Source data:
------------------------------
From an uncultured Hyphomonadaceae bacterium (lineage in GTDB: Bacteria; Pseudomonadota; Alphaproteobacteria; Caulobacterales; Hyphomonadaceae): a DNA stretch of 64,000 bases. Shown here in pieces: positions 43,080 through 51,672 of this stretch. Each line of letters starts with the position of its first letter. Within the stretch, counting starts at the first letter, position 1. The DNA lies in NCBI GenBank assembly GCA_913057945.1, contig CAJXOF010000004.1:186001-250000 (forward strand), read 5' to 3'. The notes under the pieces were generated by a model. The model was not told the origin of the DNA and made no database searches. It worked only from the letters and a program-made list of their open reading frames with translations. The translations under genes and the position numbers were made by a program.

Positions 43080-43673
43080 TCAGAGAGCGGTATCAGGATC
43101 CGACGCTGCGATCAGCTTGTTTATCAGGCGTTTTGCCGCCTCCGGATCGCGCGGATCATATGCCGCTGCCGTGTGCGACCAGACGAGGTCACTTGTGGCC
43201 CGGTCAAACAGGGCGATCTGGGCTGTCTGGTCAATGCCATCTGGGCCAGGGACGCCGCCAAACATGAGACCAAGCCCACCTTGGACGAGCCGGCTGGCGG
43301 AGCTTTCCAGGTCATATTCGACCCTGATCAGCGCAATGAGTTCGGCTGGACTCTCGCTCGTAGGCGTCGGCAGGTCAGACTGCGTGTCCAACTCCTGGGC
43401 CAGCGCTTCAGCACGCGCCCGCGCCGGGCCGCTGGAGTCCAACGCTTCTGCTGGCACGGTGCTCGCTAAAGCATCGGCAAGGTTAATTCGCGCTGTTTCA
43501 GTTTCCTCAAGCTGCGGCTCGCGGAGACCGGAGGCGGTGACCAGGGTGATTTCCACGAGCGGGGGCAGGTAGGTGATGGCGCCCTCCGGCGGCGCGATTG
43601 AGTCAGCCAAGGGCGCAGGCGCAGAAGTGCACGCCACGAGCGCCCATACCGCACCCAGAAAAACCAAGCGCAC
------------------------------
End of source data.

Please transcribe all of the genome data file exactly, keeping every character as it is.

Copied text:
From an uncultured Hyphomonadaceae bacterium (lineage in GTDB: Bacteria; Pseudomonadota; Alphaproteobacteria; Caulobacterales; Hyphomonadaceae): a DNA stretch of 64,000 bases. Shown here in pieces: positions 43,080 through 51,672 of this stretch. Each line of letters starts with the position of its first letter. Within the stretch, counting starts at the first letter, position 1. The DNA lies in NCBI GenBank assembly GCA_913057945.1, contig CAJXOF010000004.1:186001-250000 (forward strand), read 5' to 3'. The notes under the pieces were generated by a model. The model was not told the origin of the DNA and made no database searches. It worked only from the letters and a program-made list of their open reading frames with translations. The translations under genes and the position numbers were made by a program.

Positions 43080-43673
43080 TCAGAGAGCGGTATCAGGATC
43101 CGACGCTGCGATCAGCTTGTTTATCAGGCGTTTTGCCGCCTCCGGATCGCGCGGATCATATGCCGCTGCCGTGTGCGACCAGACGAGGTCACTTGTGGCC
43201 CGGTCAAACAGGGCGATCTGGGCTGTCTGGTCAATGCCATCTGGGCCAGGGACGCCGCCAAACATGAGACCAAGCCCACCTTGGACGAGCCGGCTGGCGG
43301 AGCTTTCCAGGTCATATTCGACCCTGATCAGCGCAATGAGTTCGGCTGGACTCTCGCTCGTAGGCGTCGGCAGGTCAGACTGCGTGTCCAACTCCTGGGC
43401 CAGCGCTTCAGCACGCGCCCGCGCCGGGCCGCTGGAGTCCAACGCTTCTGCTGGCACGGTGCTCGCTAAAGCATCGGCAAGGTTAATTCGCGCTGTTTCA
43501 GTTTCCTCAAGCTGCGGCTCGCGGAGACCGGAGGCGGTGACCAGGGTGATTTCCACGAGCGGGGGCAGGTAGGTGATGGCGCCCTCCGGCGGCGCGATTG
43601 AGTCAGCCAAGGGCGCAGGCGCAGAAGTGCACGCCACGAGCGCCCATACCGCACCCAGAAAAACCAAGCGCAC